Your decreased oxygen deals with lactic acid and hydrogen ion being produced
Intermittent hypoxia
Low O2 is a peripheral chemoreceptor event
The receptor for respiration are in the medulla oblongata
The dorsal group is your nucleus tractus solitarus!!!!!!
The ventral respiratory group is your nucleus ambiguus and nucleus retro ambigualiis!!!

NTS is a respiratory center and your chemoreceptor structures are not the respiratory centers, the
The chemistry of the blood..Ph and the CSF..PH, O2 of the blood, and CSF, and then C02 of the blood
CSF is infuenced by the chemistry of the blood
This determines what activates the receptors
Illustrate the carotid sinus reflex and differentiate btw:
-Carotid sinus
-Carotid body
1. Carotid sinus = a slight dilation of the common carotid artery at the bifurcation. It contains baroreceptors which, when stimulated, cause bradycardia and a decrease in blood pressure.

2. Carotid body : is a small structure located just above the bifurcation of the common carotod artery; it contains chemoreceptors that respond to carbon dioxide, oxygen, and pH levels

Baroreceptors are located in the walls of the heart and blood vessels. The carotid sinus and aortic baroreceptors are stretch receptors. A brief overview of the carotid sinus baroreceptors is described.

The carotid sinus is located at the bifurcation of the common carotid arteries. They are small swellings which contain mechanoreceptors or stretch receptors. Innervation is via the carotid sinus nerve, abranch of the glossopharyngeal (Nerve IX). Another pressoreceptor is located in the arch of the aorta and is innervated by vagal afferents. When the vessel wall is stretched by maintained pressure these receptors respond by increasing their impulse discharge rate. Afferent impulses from these receptors are conducted to the cardioinhibitory and vasomotor centers in the medulla oblongata, where they cause inhibition of sympathetic activity and excitation of parasympathetic activity. As a result vasomotor tone is reduced while heart rate and myocardial contractile force are decreased. This feedback mechanism operates to stabilize blood pressure and heart rate. A drop in systemic arterial blood pressure results in a rise in blood pressure and cardiac output.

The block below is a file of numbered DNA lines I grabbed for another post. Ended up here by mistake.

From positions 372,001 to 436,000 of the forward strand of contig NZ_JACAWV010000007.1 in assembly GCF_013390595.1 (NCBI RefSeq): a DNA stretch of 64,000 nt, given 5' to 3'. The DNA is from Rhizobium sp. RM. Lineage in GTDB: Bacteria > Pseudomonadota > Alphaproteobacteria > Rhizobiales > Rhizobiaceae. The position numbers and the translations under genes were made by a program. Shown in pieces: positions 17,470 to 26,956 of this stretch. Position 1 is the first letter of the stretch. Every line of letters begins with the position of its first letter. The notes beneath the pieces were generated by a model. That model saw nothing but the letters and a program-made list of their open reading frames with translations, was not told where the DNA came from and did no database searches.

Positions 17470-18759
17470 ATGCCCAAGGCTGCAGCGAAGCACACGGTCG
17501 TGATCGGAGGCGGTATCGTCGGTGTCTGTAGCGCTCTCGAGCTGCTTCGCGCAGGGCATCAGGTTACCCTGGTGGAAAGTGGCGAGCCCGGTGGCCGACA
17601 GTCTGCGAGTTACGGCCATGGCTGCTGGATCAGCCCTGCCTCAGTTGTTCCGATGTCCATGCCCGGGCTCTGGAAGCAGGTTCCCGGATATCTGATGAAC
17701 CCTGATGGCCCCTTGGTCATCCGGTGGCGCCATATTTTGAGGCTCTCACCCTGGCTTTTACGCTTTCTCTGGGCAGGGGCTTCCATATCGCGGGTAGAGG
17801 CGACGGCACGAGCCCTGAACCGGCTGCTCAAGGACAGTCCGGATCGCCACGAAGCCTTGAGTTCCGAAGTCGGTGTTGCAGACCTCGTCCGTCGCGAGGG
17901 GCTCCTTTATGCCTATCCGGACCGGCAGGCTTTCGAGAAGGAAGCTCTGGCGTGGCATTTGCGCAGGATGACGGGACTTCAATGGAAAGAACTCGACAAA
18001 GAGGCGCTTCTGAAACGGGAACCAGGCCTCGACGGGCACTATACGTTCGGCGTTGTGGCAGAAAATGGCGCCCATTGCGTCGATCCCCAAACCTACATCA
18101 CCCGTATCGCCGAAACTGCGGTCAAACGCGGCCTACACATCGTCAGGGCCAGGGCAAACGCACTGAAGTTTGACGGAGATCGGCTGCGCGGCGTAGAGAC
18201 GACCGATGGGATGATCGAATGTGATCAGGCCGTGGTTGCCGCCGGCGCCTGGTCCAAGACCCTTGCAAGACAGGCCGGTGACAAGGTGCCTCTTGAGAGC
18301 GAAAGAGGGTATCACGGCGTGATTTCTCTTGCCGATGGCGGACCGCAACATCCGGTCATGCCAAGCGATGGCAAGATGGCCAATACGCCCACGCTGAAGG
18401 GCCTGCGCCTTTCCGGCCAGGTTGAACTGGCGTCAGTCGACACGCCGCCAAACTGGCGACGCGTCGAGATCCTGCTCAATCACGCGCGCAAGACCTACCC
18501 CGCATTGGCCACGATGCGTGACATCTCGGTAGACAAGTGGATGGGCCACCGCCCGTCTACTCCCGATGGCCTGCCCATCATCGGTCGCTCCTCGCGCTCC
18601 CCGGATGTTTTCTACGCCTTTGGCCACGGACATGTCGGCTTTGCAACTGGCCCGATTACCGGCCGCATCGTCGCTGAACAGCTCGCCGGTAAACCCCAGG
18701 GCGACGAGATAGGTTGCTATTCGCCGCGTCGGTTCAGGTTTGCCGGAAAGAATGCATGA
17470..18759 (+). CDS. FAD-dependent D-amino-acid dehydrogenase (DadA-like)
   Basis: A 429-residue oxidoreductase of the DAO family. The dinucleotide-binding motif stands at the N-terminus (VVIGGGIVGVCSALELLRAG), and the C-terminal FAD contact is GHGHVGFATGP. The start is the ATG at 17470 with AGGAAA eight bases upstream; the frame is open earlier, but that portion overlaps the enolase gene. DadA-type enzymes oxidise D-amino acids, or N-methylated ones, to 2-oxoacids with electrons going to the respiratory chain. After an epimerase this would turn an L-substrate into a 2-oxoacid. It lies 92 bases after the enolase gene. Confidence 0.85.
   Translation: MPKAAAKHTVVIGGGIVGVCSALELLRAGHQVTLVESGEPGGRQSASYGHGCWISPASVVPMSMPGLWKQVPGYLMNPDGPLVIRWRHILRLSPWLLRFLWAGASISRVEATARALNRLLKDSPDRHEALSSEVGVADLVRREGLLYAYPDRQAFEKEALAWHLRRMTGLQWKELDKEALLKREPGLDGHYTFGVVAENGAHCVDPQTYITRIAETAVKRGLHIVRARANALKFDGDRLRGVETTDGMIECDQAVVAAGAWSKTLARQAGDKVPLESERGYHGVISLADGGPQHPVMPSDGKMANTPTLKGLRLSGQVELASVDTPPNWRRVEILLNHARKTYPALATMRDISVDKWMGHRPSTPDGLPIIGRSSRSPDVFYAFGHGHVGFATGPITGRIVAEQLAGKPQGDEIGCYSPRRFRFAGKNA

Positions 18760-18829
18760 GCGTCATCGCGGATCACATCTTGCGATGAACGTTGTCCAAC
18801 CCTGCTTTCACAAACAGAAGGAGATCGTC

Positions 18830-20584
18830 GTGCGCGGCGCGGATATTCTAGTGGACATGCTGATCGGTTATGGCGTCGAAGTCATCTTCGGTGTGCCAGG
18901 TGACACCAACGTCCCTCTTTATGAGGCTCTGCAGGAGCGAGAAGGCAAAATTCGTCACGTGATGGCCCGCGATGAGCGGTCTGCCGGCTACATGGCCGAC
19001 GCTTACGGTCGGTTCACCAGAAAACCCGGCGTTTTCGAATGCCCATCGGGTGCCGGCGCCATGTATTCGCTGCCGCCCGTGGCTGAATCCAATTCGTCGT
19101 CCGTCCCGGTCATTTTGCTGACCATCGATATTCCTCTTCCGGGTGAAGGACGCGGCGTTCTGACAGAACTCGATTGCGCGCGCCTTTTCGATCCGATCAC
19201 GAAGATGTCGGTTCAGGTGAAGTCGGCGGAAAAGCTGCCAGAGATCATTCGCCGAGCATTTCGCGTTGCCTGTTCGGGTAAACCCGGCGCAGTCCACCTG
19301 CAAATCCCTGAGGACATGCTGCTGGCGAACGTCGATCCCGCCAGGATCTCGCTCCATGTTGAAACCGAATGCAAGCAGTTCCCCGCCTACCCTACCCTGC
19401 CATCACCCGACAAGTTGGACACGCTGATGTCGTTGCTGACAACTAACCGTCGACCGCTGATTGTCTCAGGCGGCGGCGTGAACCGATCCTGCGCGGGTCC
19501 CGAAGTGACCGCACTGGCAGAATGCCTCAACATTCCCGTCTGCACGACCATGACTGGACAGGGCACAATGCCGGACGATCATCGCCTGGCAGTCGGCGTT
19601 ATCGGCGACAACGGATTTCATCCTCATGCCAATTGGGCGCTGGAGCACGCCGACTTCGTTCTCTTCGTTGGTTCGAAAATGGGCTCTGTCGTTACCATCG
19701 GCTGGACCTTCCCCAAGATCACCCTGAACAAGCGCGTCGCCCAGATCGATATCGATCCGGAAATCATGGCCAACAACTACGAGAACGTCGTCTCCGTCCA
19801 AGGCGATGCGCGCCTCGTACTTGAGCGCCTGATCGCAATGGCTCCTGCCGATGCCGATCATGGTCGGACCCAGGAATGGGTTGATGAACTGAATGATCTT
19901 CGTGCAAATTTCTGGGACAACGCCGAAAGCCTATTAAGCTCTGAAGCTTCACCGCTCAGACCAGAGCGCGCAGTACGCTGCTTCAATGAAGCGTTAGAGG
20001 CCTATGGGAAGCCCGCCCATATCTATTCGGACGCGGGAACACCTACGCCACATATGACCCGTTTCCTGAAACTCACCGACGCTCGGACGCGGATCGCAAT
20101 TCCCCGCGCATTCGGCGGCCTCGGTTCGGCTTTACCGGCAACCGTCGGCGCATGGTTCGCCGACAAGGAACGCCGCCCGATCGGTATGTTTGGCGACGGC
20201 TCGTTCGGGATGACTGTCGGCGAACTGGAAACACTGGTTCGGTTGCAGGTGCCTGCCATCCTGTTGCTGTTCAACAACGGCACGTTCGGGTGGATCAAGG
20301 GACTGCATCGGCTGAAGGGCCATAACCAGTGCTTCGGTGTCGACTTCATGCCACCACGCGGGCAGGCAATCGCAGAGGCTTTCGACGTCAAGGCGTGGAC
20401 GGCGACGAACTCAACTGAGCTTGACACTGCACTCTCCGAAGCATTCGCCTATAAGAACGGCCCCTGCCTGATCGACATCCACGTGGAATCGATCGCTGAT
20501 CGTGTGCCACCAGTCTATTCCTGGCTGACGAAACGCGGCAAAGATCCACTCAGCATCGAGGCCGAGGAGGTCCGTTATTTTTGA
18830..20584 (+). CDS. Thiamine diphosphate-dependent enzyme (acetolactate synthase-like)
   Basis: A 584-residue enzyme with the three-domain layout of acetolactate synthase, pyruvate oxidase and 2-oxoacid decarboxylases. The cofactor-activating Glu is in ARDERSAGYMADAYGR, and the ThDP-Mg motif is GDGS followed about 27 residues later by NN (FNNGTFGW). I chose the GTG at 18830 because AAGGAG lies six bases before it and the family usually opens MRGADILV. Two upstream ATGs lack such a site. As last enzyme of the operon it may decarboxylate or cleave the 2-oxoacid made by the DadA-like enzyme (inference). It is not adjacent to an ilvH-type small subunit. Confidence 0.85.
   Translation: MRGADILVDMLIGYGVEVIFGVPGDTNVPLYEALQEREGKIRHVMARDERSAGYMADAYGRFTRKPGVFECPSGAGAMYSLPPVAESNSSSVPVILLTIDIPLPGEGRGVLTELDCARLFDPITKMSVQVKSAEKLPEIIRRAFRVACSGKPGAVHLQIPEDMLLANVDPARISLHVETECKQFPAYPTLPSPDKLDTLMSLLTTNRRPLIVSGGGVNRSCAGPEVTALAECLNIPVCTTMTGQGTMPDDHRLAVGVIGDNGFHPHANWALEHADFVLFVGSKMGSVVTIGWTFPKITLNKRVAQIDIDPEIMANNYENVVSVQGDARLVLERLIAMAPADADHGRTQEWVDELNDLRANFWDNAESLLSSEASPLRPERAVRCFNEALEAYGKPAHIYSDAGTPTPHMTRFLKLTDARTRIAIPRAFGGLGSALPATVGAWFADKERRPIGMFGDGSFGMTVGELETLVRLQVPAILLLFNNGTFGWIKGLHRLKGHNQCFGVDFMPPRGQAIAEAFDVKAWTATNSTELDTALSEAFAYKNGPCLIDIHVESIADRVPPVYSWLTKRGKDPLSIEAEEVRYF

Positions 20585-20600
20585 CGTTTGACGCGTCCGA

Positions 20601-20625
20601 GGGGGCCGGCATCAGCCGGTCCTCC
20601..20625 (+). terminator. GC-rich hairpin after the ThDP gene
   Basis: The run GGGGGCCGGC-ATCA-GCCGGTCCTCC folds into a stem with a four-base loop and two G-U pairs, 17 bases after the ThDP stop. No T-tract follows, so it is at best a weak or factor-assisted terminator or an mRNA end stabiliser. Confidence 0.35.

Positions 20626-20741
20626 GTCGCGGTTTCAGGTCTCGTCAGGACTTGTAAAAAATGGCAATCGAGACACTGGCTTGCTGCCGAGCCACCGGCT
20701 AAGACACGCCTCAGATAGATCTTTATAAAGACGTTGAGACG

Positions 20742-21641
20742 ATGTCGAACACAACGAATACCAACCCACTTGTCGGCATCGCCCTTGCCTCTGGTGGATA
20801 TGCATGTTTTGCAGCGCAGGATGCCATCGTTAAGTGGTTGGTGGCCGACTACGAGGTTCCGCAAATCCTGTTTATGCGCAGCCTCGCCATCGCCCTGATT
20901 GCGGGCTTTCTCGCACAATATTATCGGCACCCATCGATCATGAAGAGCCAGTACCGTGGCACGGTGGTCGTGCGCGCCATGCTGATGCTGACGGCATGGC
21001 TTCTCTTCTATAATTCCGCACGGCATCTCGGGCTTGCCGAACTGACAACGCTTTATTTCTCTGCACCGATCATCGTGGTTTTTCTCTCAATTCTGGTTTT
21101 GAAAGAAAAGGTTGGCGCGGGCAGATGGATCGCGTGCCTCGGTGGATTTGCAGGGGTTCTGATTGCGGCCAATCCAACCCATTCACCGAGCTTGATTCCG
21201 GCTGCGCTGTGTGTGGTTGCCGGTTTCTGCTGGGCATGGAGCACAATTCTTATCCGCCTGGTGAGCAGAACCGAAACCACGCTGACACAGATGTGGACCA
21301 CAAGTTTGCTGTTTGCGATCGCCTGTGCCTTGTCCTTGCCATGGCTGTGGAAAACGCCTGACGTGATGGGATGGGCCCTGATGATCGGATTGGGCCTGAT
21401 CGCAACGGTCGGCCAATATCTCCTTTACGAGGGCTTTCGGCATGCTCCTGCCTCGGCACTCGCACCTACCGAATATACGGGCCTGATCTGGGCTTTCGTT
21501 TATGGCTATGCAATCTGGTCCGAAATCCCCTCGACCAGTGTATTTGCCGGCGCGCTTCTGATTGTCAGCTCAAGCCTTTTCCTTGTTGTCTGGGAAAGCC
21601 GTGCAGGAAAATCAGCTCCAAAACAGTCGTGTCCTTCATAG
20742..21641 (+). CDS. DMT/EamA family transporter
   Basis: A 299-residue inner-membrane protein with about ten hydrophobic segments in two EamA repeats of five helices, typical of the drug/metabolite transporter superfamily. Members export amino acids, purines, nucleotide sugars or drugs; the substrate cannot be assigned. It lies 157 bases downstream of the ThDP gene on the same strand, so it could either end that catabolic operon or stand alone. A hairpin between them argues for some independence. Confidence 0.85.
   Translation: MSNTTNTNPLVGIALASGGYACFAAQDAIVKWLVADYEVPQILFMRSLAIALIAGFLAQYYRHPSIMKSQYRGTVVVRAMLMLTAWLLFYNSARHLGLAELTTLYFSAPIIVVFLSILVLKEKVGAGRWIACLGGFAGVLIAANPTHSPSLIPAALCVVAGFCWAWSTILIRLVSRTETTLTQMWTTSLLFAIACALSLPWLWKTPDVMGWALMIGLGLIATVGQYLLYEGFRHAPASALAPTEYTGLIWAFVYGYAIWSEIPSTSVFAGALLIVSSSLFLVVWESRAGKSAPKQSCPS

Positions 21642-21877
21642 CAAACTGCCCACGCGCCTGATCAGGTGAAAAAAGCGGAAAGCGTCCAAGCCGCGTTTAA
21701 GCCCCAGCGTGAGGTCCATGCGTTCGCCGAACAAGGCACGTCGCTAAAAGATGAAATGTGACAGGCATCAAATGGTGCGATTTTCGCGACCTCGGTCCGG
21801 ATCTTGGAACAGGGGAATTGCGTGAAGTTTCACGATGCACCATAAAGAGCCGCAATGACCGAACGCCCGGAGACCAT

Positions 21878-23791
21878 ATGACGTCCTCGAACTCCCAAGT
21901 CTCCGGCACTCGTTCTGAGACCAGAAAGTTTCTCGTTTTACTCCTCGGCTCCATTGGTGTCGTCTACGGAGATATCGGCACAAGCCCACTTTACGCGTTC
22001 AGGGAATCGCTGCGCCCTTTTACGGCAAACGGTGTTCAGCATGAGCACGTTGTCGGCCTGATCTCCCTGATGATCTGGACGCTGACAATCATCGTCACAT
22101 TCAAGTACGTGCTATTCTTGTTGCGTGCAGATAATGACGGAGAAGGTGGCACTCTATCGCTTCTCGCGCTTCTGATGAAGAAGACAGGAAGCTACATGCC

Thus external pressure applied to the neck such that carotid sinus pressure is augmented produces bradycardia and a drop in blood pressure. In older people who have developed arteriosclerosis, the blood pressure may fall drastically with transient cardiac arrest and loss of consciousness (carotid sinus syndrome).

1. The gastrointestinal (GI) tract has an intrinsic nervous system throughout its extent which controls both gastrointestinal motility and secretion. This system is composed of an outer myenteric or Auerbach’s plexus and an inner submucosal or Meissner’s plexus. Auerbach’s plexus controls mainly GI motility while Meissner’s plexus controls mainly secretion and some sensory functions. In general, stimulation of the myenteric (Auerbach’s) plexus increases GI motility by increasing tonic contraction and rate of rhythmic contraction.